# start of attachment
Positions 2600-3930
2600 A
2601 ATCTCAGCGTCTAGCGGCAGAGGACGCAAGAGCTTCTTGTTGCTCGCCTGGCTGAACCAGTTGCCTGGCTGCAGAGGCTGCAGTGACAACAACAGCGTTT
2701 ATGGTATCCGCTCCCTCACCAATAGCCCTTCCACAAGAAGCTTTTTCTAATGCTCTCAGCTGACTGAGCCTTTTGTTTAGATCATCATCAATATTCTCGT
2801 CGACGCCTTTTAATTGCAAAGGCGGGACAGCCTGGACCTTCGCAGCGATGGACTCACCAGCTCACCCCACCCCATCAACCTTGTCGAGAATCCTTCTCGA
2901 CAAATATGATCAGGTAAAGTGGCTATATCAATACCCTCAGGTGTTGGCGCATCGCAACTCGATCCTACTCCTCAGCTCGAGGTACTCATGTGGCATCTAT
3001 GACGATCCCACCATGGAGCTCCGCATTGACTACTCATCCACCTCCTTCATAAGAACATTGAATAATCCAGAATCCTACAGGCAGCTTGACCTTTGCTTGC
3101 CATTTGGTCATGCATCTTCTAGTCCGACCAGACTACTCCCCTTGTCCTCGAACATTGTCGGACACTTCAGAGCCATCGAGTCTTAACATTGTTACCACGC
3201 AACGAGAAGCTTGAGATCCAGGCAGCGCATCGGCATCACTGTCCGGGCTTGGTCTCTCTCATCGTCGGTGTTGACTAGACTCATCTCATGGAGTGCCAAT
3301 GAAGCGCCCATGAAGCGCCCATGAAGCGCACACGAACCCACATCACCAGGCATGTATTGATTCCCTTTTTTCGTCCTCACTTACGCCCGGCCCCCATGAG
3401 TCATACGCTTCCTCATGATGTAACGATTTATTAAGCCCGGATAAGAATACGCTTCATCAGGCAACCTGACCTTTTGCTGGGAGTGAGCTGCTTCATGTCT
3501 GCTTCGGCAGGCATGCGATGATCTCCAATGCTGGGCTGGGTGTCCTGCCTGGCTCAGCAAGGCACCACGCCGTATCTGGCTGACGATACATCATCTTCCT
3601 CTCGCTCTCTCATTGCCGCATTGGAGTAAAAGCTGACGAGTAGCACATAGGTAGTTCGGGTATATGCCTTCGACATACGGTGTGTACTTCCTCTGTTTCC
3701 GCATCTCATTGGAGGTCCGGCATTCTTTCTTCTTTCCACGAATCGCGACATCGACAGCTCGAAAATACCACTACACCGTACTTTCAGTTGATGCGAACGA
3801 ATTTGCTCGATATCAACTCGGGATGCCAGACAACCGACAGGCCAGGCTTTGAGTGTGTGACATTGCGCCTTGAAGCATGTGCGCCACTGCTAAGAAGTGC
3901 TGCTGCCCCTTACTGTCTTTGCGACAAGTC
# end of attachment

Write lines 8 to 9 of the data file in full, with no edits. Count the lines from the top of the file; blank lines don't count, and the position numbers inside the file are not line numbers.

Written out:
3101 CATTTGGTCATGCATCTTCTAGTCCGACCAGACTACTCCCCTTGTCCTCGAACATTGTCGGACACTTCAGAGCCATCGAGTCTTAACATTGTTACCACGC
3201 AACGAGAAGCTTGAGATCCAGGCAGCGCATCGGCATCACTGTCCGGGCTTGGTCTCTCTCATCGTCGGTGTTGACTAGACTCATCTCATGGAGTGCCAAT